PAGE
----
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Hardly anyone reports on TikTok as much as US journalist Emily Baker-White. In an interview, the Forbes editor tells how TikTok spied on her and what danger she sees in the Chinese parent company ByteDance.
Emily Baker-White was the target of a surveillance campaign – Alle Rechte vorbehalten Portrait: Emily Baker-White; headline: Forbes.com; background: Open Street Map; logo: TikTok; montage: netzpolitik.orgAn admin in China is said to be able to access any TikTok data. TikTok apparently recruited employees who worked for Chinese state media. A TikTok data centre is said to have barely attended hard drives lying around. Scandalous reports about what goes on behind the scenes of the hyped video platform abound. And an astonishing number of them come from just one person: journalist Emily Baker-White, who first wrote for Buzzfeed News and now for Forbes.
Sources within the company repeatedly provide Baker-White with documents and descriptions of issues that TikTok would prefer to sweep under the carpet. The revelations are making TikTok sweat, especially in the USA.
Already under former President Donald Trump, but now also under Joe Biden, the US government is taking TikTok to task. Driven by negative press reports about the platform, the government is threatening to ban TikTok in the US.
Following the revelations some of those responsible at TikTok and parent company ByteDance have apparently decided to resort to strong measures. A surveillance campaign was launched to find out which sources Baker-White had met with. Later, TikTok confirmed that. According to Forbes, two other colleagues of the journalist were also targeted. A TikTok spokesperson told Forbes:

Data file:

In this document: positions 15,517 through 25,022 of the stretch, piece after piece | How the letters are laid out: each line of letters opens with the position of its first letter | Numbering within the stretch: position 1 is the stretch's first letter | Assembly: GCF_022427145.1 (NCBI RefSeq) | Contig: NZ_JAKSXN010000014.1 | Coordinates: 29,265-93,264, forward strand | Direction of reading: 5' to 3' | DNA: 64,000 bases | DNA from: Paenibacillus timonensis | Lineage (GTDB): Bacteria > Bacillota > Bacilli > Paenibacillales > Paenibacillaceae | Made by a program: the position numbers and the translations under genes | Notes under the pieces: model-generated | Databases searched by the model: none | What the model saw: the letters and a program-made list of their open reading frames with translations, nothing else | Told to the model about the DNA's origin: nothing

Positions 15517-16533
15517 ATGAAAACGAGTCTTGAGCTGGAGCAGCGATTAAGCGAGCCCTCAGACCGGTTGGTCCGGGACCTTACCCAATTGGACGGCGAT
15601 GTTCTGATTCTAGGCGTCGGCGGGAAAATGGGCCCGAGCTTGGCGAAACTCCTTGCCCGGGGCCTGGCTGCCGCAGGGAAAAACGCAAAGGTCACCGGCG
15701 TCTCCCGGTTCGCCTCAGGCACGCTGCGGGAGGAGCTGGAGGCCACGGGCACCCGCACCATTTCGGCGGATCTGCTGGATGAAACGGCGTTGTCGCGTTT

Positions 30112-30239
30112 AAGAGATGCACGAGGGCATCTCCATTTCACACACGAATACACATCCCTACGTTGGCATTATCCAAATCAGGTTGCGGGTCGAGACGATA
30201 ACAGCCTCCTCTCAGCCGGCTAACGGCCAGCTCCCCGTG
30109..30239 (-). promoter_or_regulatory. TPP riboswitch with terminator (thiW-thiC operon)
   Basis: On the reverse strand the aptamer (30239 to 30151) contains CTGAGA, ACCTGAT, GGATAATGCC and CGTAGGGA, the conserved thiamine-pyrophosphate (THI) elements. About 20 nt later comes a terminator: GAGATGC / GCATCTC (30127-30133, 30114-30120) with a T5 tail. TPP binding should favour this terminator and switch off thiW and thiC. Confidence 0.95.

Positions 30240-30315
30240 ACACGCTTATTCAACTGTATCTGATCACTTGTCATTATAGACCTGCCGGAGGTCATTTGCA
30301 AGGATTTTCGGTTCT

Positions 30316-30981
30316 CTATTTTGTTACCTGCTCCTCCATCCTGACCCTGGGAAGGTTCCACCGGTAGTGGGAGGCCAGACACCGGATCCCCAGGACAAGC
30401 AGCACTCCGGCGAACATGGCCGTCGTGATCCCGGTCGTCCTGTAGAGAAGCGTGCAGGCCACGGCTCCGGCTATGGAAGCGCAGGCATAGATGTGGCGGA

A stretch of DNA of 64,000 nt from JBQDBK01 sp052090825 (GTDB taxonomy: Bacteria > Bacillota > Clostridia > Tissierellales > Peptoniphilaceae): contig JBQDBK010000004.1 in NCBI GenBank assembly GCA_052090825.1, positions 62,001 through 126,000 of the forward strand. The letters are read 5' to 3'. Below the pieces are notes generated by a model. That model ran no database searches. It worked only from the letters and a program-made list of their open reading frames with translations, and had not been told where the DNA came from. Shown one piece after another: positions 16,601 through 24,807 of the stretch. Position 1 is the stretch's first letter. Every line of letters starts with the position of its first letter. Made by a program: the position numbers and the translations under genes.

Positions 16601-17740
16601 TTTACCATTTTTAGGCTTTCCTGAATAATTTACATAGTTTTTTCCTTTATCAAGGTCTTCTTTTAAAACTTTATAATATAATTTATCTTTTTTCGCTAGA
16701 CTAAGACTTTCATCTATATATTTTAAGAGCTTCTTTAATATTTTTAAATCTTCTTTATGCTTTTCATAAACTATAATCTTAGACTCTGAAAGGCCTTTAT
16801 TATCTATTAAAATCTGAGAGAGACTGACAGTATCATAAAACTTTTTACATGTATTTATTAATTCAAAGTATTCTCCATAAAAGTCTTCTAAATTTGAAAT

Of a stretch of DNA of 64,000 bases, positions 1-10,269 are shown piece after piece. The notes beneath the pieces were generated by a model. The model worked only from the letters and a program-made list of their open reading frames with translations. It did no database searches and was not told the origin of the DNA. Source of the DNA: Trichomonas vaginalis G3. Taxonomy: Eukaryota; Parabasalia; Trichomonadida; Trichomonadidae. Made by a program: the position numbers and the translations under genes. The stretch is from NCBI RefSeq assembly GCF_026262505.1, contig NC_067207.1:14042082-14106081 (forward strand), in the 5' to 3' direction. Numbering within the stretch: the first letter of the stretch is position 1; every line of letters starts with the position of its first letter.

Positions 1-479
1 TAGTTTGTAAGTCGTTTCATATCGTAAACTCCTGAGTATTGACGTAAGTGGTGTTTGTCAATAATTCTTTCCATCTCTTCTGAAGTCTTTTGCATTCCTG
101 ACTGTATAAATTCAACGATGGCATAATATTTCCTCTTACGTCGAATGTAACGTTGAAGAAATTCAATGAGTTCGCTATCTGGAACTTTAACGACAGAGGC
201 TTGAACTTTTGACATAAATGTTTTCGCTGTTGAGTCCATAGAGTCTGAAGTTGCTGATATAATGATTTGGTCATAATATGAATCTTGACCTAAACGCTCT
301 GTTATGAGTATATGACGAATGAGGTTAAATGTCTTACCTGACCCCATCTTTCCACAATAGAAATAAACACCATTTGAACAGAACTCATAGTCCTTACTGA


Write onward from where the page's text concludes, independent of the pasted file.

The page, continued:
The misconduct of certain individuals, who are no longer employed at ByteDance, was an egregious misuse of their authority to obtain access to user data. This misbehaviour is unacceptable, and not in line with our efforts across TikTok to earn the trust of our users.
Surveillance of journalists is a taboo, but not unprecedented: In the past, for example, Uber is also said to have targeted disagreeable reporters. Emily Baker-White reports on how she protects herself and her sources and how TikTok is desperately trying to save its battered image.
netzpolitik.org: Emily, I wonder if it is appropriate to say that you are the journalist most hated by TikTok?
Emily Baker-White: I really hope I’m not hated by TikTok. But obviously I can’t speak to their mental state.
netzpolitik.org: How and why did TikTok’s parent company ByteDance try to spy on you as a journalist?
Baker-White: I wrote a big report last year based on many hours of recorded audio conversations from the inside of TikTok meetings. The report showed that while TikTok and ByteDance were working very hard to secure US users‘ data, so that it’s not accessible in China, there was still a lot of private data being accessed in China. That was a big deal in the US, because lawmakers were not aware of that. It also was the biggest TikTok leak during that time. TikTok and ByteDance were scared and freaked out. In response, they started an investigation to find out the source of the leak. They went to my private TikTok account, pulled the IP addresses linked to my account an then compared them to the IP-addresses linked to the accounts of their employees. This is a way to find out if people have been connected to the same Wi-Fi in the same physical place, like a café or a library.
„I meet sources with pen and paper“
netzpolitik.org: Did it work?
Baker-White: It didn’t. If I meet sources in person, I never do that which technical devices, because you never know who is surveiling you. I meet them with pen an paper. But there are also lots of ways people can get in touch with me remotely, for example using Signal, Proton Mail or Secure Drop.
netzpolitik.org: How did you find out you were the target of surveillance by TikTok?